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dc.contributor.authorCharles M., Kauffman
dc.descriptionDissertation (Ph.D.)--University of Kansas, Speech Communication and Human Relations, 1981.en_US
dc.description.abstractIn spite of the texts of Plato's dialogues and the testimony of ancient and modern scholars, Plato has received relatively little attention as a serious rhetorical theorist. Therefore, this study had three goals: to determine if Plato developed a theory of rhetoric distinct from other classical theories; to describe the elements of Plato's theory; and, to trace the influence of Platonic rhetorical theory on subsequent rhetorical theorists.

Plato's dialogues were examined in order to ascertain if Plato developed a theory of rhetoric. While all of the dialogues were consulted, the most important, for the purposes of this study, were the Gorgias, the Phaedrus, the Republic, the Laws, the Statesman, the Menexenus, the Theatetus, the Sophist, the Cratylus, and the Timaeus. The theory which emerged from this investigation was compared with Aristotle's theory of rhetoric as developed in the Rhetoric, the Posterior Analytics, the Nicomachean Ethics, the Politics, the Poetics, and the Topics, to determine if Platonic theory was distinct from Aristotelian rhetorical theory. Subsequently, the rhetorical works of Cicero, Augustine, Fenelon, and Richard Weaver were consulted for evidence of Plato's influence on the development of rhetorical theory.

Chapters I-III consider the fundamental tenets of Aristotelian and Platonic rhetorical theory. Seven factors emerged which characterize Plato's theory of rhetoric: (1) Plato defines rhetoric broadly to encompass all forms of persuasive speech; (2) a priori knowledge informs the content of rhetoric; (3) there exists a doctrinaire, in-group orientation in which rhetoric aims to further specific, discoverable, and significant moral ends; (4) there exists a close relationship between rhetorical and poetic causing dramatic imitation, rather than reason, to emerge as the most important method of persuasion; (5) there exists an emphasis on social control, censorship, and doctrinal conformity derived from an anti-egalitarian onlology; (6) dialectic is the only permissable method for rhetorical invention; and, (7) there is a necessary relationship between hermeneutics and epistemology. Plato differs from Aristotle in his assumption that human beings are not rational, in his unwillingness to accord probability any epistemological status, in his broad definition of rhetoric, in his doctrinaire orientation and his emphasis on social control, and in his use of dialectic. For these reasons, it is concluded that Platonic and Aristotelian theory represent divergent traditions in rhetoric.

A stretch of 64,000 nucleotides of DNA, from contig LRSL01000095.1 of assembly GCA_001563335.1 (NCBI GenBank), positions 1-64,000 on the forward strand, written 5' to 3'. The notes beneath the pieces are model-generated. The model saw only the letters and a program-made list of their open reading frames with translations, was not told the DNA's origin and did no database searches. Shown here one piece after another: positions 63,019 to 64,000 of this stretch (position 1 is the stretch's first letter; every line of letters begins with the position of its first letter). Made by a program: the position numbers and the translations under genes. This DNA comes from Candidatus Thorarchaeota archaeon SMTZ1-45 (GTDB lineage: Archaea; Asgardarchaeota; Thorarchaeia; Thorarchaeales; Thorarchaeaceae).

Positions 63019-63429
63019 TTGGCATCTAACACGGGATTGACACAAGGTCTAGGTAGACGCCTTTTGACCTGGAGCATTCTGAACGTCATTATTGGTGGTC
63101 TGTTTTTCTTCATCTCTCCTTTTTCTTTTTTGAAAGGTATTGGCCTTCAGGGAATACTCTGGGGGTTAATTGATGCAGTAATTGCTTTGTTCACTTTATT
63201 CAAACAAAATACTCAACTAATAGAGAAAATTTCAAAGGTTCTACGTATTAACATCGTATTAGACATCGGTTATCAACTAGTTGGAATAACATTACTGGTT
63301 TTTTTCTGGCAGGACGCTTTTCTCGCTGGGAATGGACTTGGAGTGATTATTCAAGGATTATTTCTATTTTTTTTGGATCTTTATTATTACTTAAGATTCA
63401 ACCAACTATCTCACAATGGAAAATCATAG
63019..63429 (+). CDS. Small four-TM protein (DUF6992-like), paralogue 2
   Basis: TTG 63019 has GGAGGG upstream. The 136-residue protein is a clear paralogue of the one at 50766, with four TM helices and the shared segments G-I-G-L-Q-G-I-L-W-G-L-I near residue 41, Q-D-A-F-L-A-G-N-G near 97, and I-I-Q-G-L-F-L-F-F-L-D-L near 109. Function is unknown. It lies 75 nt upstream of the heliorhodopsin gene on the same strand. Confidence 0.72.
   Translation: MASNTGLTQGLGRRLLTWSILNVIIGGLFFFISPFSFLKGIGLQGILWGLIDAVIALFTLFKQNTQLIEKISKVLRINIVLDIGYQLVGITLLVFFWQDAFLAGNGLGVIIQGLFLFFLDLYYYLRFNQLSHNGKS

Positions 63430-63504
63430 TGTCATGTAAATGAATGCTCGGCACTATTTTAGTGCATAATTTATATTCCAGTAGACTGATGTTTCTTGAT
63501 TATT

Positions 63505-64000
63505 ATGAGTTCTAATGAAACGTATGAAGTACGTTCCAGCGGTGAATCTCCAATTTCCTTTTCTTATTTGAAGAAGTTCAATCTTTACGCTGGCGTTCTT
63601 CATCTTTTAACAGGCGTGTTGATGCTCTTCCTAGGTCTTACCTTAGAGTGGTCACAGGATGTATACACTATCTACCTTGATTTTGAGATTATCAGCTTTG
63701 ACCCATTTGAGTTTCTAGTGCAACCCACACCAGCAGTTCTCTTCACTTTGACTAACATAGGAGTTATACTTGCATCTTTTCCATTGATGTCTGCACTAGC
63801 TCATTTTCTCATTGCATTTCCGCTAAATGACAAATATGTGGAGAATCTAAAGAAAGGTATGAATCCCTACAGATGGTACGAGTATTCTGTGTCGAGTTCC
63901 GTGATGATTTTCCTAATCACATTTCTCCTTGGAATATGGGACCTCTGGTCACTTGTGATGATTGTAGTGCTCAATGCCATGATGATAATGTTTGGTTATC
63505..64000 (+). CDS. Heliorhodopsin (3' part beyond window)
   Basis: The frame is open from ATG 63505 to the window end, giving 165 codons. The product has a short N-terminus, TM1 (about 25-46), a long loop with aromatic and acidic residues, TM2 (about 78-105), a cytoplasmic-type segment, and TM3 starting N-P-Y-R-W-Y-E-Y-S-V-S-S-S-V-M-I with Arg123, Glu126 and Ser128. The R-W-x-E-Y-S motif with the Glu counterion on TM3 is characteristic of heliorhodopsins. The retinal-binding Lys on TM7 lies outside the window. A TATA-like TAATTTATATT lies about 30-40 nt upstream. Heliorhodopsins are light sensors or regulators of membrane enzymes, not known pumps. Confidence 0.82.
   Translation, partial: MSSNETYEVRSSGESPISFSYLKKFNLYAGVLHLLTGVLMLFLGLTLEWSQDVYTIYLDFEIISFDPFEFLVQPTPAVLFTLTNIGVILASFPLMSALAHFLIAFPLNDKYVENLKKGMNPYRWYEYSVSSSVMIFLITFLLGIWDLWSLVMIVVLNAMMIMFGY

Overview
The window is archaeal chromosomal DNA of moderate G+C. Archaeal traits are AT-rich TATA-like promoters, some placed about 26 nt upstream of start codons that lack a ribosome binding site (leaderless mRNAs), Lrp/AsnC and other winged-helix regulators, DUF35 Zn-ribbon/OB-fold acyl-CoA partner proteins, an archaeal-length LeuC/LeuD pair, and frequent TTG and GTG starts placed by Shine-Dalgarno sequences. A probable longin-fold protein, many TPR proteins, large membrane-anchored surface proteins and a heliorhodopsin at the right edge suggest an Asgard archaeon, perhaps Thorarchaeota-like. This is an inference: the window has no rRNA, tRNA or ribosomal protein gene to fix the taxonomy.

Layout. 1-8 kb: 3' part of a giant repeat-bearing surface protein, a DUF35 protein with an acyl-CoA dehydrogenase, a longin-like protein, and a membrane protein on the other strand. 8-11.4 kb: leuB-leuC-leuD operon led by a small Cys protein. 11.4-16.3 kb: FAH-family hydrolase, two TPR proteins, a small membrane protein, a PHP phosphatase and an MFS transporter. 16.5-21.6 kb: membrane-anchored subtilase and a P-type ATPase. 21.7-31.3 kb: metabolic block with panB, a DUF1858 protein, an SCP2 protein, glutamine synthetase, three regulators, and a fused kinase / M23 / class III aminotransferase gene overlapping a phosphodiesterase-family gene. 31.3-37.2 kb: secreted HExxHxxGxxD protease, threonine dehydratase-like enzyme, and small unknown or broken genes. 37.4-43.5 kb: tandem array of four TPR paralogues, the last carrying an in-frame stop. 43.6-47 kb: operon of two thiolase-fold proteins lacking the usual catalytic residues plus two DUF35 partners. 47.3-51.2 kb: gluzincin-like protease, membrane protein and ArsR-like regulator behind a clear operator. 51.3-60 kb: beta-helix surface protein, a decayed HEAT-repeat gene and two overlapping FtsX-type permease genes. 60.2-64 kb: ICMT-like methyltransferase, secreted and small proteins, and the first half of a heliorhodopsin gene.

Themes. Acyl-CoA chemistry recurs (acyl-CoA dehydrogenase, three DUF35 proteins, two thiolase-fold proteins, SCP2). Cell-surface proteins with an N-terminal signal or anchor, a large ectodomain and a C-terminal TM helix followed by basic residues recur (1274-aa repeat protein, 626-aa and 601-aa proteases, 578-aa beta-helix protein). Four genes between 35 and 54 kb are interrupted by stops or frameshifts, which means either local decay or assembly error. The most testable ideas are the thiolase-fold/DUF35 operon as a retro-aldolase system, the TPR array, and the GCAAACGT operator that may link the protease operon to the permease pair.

Chapters IV-VII consider Plato's influence on subsequent rhetorical theorists in an effort to show that Plato influenced the development of rhetorical theory. It was found that while Cicero shared some ideas in common with Plato, he did not adopt a Platonic theory of rhetoric. Augustine, Fenelon, and Richard Weaver, however, tend to depend more heavily on Plato raising the possibility that there exists on ongoing Platonic tradition in rhetorical theory.
dc.publisherUniversity of Kansasen_US
dc.rightsThis item is protected by copyright and unless otherwise specified the copyright of this thesis/dissertation is held by the author.en_US
dc.titleThe Platonic tradition and the theory of rhetoricen_US
dc.thesis.degreeDisciplineSpeech Communication and Human Relations

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